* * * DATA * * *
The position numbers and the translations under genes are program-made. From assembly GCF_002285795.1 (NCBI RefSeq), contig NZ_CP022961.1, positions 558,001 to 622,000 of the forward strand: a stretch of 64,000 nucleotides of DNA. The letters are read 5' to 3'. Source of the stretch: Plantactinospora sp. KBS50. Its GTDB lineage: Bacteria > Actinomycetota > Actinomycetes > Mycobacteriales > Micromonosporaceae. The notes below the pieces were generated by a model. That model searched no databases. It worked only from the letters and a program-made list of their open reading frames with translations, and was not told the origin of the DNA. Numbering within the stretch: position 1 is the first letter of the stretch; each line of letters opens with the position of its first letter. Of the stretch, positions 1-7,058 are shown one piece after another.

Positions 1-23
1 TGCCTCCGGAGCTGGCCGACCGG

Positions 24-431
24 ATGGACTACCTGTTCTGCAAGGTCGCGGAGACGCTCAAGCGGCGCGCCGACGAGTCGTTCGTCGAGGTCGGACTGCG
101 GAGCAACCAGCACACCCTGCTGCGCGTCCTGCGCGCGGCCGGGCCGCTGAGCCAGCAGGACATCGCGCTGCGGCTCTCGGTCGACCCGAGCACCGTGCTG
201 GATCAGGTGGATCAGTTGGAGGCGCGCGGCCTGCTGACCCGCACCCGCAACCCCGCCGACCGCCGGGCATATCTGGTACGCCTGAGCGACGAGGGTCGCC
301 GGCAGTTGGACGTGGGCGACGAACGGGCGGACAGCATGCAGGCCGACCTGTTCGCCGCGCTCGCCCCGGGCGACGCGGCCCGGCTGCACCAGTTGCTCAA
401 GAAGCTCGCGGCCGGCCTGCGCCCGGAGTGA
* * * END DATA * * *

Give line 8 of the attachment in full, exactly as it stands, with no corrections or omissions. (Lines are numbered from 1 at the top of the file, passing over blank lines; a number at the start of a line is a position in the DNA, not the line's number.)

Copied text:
301 GGCAGTTGGACGTGGGCGACGAACGGGCGGACAGCATGCAGGCCGACCTGTTCGCCGCGCTCGCCCCGGGCGACGCGGCCCGGCTGCACCAGTTGCTCAA